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Chinook tribe back in court Monday on long quest to regain federal recognition

Molly Solomon
OPB 2018
Chinook tribal members and supporters will return to the federal courthouse in Tacoma on Monday for a rally similar to one held there on the same case in 2018.

The decades-long quest of Chinook tribal members to regain federal recognition gets another airing in court on Monday. A U.S. District Court judge is scheduled to hear oral arguments on cross-claims for summary judgment in a lawsuit brought by the tribe against the Department of the Interior.

The Chinook people are the original inhabitants around the mouth of the Columbia River. The U.S. Congress never ratified the treaty that the tribe and other coastal bands signed in 1851. The Chinook hired its first lawyers to fight for land rights in 1899 and its legal battles continue in various forms all the way to today.

Current Chinook tribal chairman Tony Johnson said the tribe is now focused on asking a federal judge for the right to reapply for federal recognition. Federal status opens the door to self-government and to myriad government programs for social services, education and economic development.

"We have all the problems of Indian Country and yet none of the means of fixing it or dealing with those issues that other communities have," Johnson said in an interview. "Whether that is issues around housing, or around health care, or around mental health issues, or drug and alcohol, these are things that other tribal communities have resources to be able to address."

Johnson said the Chinook tribal community was heartened by the recent victory of a Montana tribe in a similar predicament. The Little Shell Tribe of Chippewa was federally recognized by an act of Congress signed a few days before Christmas.

"This is a multi-generational fight for social justice that our community has been involved with," Johnson said Friday. "It just feels like the time is right to finally have the federal government address this issue."

Chinook tribal members and supporters plan a Monday afternoon rally with speeches, singing, drumming and possibly dancing outside the federal courthouse in Tacoma ahead of the scheduled oral arguments inside.

The case in front of Judge Ronald Leighton dates to 2017. The following year, Leighton rejected the Chinook Indian Nation’s request that his court confer federal recognition on the disenfranchised tribe, saying it was not in his power to do so. But Leighton let other requested remedies proceed for further argument, which is what brings the lawyers together again now. The judge is not expected to decide the case on Monday.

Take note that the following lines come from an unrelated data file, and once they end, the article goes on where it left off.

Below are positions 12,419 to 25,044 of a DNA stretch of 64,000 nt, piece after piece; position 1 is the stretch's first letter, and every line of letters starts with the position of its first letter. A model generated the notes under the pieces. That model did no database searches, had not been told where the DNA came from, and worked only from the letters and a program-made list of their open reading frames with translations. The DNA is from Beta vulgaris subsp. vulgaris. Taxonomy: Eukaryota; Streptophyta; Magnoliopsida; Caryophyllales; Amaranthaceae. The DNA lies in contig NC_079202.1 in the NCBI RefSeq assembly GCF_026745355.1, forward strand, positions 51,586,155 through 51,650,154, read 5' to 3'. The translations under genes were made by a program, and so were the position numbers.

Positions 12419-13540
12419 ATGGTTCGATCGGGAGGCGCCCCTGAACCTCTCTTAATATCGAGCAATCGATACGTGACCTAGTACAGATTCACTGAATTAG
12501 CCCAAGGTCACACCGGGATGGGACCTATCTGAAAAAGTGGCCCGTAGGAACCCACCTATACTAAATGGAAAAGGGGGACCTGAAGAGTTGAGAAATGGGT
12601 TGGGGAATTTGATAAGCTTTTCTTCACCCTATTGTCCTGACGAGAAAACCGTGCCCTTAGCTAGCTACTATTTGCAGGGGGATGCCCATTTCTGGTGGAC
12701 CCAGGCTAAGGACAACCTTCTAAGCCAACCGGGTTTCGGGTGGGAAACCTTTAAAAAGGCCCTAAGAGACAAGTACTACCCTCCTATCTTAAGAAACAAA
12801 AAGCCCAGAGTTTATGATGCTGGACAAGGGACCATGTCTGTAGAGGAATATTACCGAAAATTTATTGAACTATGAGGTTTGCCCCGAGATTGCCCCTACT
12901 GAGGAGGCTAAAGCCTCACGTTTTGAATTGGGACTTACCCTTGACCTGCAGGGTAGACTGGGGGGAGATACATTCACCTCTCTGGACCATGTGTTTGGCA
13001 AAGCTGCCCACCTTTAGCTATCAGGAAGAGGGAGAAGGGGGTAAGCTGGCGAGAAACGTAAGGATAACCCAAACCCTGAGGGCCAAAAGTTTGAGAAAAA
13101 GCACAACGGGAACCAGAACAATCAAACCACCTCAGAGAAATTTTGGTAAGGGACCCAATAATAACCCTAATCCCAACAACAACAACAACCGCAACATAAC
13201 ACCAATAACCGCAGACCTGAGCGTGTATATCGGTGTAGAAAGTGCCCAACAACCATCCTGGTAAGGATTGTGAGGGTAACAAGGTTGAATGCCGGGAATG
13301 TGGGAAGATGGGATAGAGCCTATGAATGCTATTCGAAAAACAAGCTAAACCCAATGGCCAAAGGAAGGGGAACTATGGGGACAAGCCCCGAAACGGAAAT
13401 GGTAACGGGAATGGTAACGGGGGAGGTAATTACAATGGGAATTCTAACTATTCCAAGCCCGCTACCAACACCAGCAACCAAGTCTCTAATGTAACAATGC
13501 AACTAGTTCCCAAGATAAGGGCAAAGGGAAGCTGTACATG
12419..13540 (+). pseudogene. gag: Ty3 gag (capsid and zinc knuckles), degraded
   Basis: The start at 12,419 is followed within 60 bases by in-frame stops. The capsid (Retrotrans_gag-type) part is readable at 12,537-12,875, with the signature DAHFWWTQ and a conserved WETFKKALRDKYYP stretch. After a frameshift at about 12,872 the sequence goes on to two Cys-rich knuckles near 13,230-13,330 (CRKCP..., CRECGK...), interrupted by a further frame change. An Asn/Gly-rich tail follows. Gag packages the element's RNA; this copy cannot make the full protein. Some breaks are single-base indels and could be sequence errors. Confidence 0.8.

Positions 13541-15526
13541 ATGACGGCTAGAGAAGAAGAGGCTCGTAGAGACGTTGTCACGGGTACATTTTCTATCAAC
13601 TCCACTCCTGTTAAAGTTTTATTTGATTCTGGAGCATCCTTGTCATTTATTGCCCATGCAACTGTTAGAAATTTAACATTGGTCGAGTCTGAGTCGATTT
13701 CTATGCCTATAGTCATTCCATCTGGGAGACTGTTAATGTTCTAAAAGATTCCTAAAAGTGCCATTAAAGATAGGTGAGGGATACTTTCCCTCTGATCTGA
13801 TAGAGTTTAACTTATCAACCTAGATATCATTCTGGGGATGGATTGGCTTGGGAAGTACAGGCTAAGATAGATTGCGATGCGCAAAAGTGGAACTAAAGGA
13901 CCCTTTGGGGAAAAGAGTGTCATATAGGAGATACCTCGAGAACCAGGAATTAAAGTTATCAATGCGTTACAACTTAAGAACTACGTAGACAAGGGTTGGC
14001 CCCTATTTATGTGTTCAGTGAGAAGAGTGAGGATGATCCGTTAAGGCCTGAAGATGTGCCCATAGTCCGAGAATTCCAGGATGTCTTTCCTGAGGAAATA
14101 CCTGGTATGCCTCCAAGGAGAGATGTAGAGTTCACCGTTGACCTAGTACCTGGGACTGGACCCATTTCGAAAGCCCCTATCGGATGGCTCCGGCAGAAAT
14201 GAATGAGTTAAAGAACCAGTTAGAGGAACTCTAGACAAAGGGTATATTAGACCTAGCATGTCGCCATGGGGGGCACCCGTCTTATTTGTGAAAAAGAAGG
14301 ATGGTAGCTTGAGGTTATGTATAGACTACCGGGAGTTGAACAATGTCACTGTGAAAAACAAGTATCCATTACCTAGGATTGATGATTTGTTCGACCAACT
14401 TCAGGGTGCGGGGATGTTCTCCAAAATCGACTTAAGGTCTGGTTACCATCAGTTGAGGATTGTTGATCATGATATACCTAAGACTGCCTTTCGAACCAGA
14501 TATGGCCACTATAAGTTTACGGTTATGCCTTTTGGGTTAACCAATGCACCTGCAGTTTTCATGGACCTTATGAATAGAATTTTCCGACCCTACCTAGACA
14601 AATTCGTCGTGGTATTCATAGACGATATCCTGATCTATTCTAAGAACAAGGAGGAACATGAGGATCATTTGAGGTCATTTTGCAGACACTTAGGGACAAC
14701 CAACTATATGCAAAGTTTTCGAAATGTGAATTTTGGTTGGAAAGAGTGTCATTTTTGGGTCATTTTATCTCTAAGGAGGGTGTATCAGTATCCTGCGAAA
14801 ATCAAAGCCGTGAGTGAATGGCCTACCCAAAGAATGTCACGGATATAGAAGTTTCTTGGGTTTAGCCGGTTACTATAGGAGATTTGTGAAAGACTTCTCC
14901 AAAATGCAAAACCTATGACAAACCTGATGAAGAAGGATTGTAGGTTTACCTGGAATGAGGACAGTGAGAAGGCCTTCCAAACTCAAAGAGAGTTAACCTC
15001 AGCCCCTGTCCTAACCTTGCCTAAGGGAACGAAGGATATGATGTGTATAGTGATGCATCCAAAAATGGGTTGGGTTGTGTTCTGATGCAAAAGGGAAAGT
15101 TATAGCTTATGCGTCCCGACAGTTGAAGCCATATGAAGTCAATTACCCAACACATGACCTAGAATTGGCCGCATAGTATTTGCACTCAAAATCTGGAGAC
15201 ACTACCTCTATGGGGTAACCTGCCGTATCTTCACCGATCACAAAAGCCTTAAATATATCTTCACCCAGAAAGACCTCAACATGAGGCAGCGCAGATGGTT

In its briefs, the Interior Department asked Judge Leighton to fully dismiss the case. Assistant U.S. Attorney Brian Kipnis argued a lawfully-made change to the tribal recognition process in 2015 forbids a tribe that has been previously denied from re-petitioning for acknowledgement.

"Having already unsuccessfully petitioned the Department, plaintiffs’ path forward for obtaining acknowledgment as a federally recognized Indian tribe is through a petition addressed to Congress rather than by a second petition addressed to the Department," Kipnis wrote.

A related issue up for argument is whether to restore a land claims settlement fund that was held in trust for the Chinook tribe by the Interior Department for many decades. The never-distributed funds are worth about $500,000, according to court filings.

The Chinook Nation's constitution identifies five constituent Lower Columbia tribes -- the Clatsop and Cathlamet on the Oregon side of the river and the Lower Chinook, Wahkiakum and Willapa on the Washington side. The tribal headquarters are presently in Bay Center on Willapa Bay in Washington. The tribal corporation has acquired some land in its ancestral domain that could become the nucleus for a future reservation. Johnson said the tribe has about 3,000 members.

The Chinook Nation was briefly recognized in 2001 in the waning days of the Clinton administration, but had its status revoked months later by the incoming Bush administration. The leadership of President George W. Bush's Interior Department questioned whether the Chinook tribe maintained organizational continuity through the latter part of the 19th century and early 20th century, as required for federal recognition.

The Chinook recognition process has encountered a number of flashpoints since that have slowed forward progress. The Quinault Nation up the coast in Grays Harbor County, Washington, voiced objections to federal agencies. Official recognition of the Chinook raises thorny issues for neighboring tribes and non-tribal fishermen who fear dilution of fishing rights, among other issues.

Pacific Northwest members of Congress have shown interest in introducing legislation to confer federal recognition, but the most recent efforts by U.S. Rep. Suzanne Bonamici (D-Ore.) were sidetracked by an inter-tribal dispute. In 2014, 2015 and 2017, Bonamici proposed to recognize the Clatsop-Nehalem Confederated Tribes of Oregon. That drew objections from the Chinook council, which repeatedly said the Clatsop people belong under the wider umbrella of the Chinook Indian Nation. Each of Bonamici's bills died in committee without a hearing.

Now semi-retired, Tom Banse covered national news, business, science, public policy, Olympic sports and human interest stories from across the Northwest. He reported from well known and out–of–the–way places in the region where important, amusing, touching, or outrageous events unfolded. Tom's stories can be found online and were heard on-air during "Morning Edition" and "All Things Considered" on NPR stations in Washington, Oregon, and Idaho.